The present thesis deals with crystallisation and co-crystallisation of small and rigid organic molecules. The main focus was set on the two molecules benzoic acid (HBz) and benzamide. HBz and its corresponding alkali metal salts (sodium benzoate (NaBz) and potassium benzoate (KBz)) are commonly used as preservatives in the food industry. Substituted derivatives of benzamide are used in the pharmaceutical industry. Therefore both molecules are ideal model systems for studying both, polymorphism and crystallisation of active pharmaceutical ingredients (APIs). Two features are of eminent importance for the pharmaceutical industry. APIs must meet on the one hand the desired/required physico-chemical properties (solubility and stability) and on the other hand the marketed (patented) form must be phase pure.
In the HBz system two polymorphic co-crystals with sodium benzoate (2 HBz ∙ 1 NaBz (two parts HBz and one part NaBz)) could be structurally characterised. Additionally the thermodynamic relationship could be determined: form A (thermodynamically stable at room temperature) converts enantiotropically into form B (metastable at room temperature) upon heating. For several reasons this result is quite interesting. On the one hand up to now only very few polymorphic co-crystals could be structurally characterised. On the other hand the new co-crystals contribute to an answer for a general dilemma from which many pharmaceutical salts suffer. In order to realise the common 6-fold coordination for sodium, the coordination polyhedra would have to be connected by heavily shared edges and corners, even if the carboxylate group would act as bidentate ligand. The high connectivity is, however, difficult to realise due to the relatively small size of the sodium cation compared to the benzoate anion and the related steric requirements. In consequence, NaBz as marketed is a semi-crystalline material and no crystal structure could be determined until now. Lots of APIs, which often have much bigger organic anions, are suffering from the same problem. One way out of this “coordination dilemma” is co-crystallisation. The neutral HBz delivers additional coordination sites for the cation allowing for crystallisation of phase pure products. The number of additional ligands is crucially influenced be the volume ratio between the cation and the anion. Consequently, along with changes in size and coordination of the inorganic cation, stoichiometry and modes of joining polyhedra vary. Thus, for the co-crystal between HBz and lithium benzoate (LiBz) the stoichiometric ratio was determined to be 1:1 (1 HBz ∙ 1 LiBz). The reason for this can be found in the preferred 4-fold coordination of lithium. All new co-crystals were further compared to the already characterised co-crystal between HBz and potassium benzoate (KBz) (1 HBz 1 KBz) , where octahedral coordination is realized but with increased condensation of polyhedra as compared to 2 HBz ∙ 1 NaBz. In conclusion of the systematic study, the formation of these co-crystals is governed by the following factors: a) cation size, b) ratio of HBz : benzoate (stoichiometry), c) mode of coordination of the carboxylic groups (mono- or bidentate), d) connectivity (edge- or corner-sharing) and degree of condensation between neighbouring polyhedra.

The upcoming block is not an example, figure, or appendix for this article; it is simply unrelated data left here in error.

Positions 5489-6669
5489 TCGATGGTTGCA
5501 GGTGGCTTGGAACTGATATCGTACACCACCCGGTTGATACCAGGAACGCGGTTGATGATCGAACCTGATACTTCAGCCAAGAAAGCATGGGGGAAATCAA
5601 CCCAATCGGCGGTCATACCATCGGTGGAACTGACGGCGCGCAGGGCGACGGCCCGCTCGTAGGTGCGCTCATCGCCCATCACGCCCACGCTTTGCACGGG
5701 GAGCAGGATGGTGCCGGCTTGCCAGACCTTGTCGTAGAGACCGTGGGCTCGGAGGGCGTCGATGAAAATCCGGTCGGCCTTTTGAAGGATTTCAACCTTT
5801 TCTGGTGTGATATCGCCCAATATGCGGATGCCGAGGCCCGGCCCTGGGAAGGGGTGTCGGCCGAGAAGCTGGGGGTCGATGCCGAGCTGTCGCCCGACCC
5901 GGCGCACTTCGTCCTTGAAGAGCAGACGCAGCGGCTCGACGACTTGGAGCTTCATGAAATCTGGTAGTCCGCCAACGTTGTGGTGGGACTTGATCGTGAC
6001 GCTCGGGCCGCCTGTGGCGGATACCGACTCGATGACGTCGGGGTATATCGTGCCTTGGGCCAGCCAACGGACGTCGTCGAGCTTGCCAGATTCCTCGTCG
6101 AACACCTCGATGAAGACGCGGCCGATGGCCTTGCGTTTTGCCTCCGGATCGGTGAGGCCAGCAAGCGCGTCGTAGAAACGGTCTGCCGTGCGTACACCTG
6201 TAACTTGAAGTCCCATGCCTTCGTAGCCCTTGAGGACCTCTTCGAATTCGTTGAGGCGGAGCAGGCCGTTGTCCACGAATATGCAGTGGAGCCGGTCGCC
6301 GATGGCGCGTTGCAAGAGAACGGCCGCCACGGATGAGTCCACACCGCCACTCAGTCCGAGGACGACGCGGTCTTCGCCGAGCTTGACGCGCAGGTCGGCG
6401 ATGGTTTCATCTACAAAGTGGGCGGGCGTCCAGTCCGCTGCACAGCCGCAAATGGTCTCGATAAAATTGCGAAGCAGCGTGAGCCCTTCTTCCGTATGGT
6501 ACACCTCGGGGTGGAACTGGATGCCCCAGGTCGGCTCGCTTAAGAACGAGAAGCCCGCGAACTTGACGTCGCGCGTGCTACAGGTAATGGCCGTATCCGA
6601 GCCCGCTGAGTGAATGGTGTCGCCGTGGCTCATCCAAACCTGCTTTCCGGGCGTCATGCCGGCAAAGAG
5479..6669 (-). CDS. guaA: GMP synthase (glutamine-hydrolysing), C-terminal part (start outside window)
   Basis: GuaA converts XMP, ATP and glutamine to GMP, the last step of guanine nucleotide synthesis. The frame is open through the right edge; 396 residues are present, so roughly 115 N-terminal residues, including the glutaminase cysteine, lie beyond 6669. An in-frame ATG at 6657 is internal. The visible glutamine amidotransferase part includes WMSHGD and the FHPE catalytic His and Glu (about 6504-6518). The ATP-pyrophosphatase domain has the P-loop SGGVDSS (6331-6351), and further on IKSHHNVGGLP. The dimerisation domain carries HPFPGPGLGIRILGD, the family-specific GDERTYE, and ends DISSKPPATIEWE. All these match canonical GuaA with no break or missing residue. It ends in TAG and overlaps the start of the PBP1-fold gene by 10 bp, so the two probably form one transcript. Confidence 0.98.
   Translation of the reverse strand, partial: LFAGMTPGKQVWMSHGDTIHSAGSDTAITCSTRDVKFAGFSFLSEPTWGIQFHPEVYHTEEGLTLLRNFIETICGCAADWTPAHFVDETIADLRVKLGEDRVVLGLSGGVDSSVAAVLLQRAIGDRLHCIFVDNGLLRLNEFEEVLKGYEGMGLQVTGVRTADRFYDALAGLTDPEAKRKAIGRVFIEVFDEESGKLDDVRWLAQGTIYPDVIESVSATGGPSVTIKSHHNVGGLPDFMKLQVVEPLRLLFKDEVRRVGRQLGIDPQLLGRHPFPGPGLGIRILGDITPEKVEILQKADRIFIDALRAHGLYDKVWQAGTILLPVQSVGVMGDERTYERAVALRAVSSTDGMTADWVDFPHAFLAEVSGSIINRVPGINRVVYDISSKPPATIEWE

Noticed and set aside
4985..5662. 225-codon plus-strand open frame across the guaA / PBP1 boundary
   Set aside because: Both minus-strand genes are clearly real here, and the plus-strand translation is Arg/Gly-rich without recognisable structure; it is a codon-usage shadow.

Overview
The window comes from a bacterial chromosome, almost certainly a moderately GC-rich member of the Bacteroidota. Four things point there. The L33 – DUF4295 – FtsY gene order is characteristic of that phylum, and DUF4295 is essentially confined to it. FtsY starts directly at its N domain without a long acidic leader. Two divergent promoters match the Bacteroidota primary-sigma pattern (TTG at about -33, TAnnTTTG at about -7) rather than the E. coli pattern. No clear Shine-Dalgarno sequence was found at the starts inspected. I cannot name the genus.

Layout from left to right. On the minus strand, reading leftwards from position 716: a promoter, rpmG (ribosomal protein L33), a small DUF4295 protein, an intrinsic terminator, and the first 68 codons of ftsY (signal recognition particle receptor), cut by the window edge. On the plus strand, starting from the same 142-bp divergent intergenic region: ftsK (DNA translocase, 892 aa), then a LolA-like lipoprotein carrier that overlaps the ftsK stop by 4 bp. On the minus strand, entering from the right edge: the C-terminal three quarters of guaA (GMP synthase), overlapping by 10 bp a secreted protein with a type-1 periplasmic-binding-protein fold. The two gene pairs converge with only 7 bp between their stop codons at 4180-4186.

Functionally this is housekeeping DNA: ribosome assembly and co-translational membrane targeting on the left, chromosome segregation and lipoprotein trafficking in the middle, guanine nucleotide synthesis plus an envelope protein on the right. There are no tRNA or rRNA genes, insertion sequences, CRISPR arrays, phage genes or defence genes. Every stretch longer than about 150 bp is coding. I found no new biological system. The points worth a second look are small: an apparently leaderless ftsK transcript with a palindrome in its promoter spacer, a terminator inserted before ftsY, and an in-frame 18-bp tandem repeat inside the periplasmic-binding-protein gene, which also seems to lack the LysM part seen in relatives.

By laborious optimising the conditions for crystal growth we finally also succeeded to obtain crystals of sufficient quality for crystal structure determination of the pure benzoate salts, NaBz and KBz, as well. In both of these food additives a kind of micro phase separation is realised, a phenomenon which is well known for surfactants and block copolymers. The reason for this behaviour can be traced to the amphiphilic character of the benzoate molecule. For NaBz a kind of hexagonal tube packing, while in the case of KBz a lamellar arrangement is realised.
In the second model system, benzamide, another approach was followed to optimise the solubility and therefore bioavailability. Metastable polymorphs are more soluble than thermodynamically stable forms, because of their higher Gibbs free enthalpy. Until now, however, it is still not possible to crystallise metastable polymorphs systematically and phase pure. Following Ostwald’s step rule chances to crystallise a metastable form improve when applying higher degrees of supersaturation at nucleation. This also applies to metastable form III of benzamide which was already described by Wöhler and Liebig. So far, however, only microcrystalline powders of form III in mixture with form I could be obtained. By optimising the conditions of crystal growth, now sufficiently large crystals could be obtained to allow for mechanical separation of the biphasic mixture of form I and III. Hence a phase pure sample of metastable form III could be thoroughly characterised for the first time. Comparing the results from differential scanning calorimetry (DSC) measurements of both forms, form I surprisingly showed an additional endothermic event prior to melting. Applying molecular dynamics (MD)-simulations this endothermic event could be related to the formation of metastable molecular defects, which appear before the melting point. The experimental evidence of these effects could be affirmed by 1H-SS-NMR spectroscopy measurements. The role of such defects in the course of phase transitions have long be discussed, but this is the first time that experimental evidence could be produced for molecular solids.
This work is a cumulative dissertation which describes the results explicitly in the attached publications.
|Commitee:||Senker, Jürgen , Breuning, Matthias , Papastavrou, Georg|
|School:||Universitaet Bayreuth (Germany)|
|Source:||DAI-C 81/4(E), Dissertation Abstracts International|
|Subjects:||Materials science, Chemical engineering|
|Keywords:||Crystal engineering, Molecular solid|
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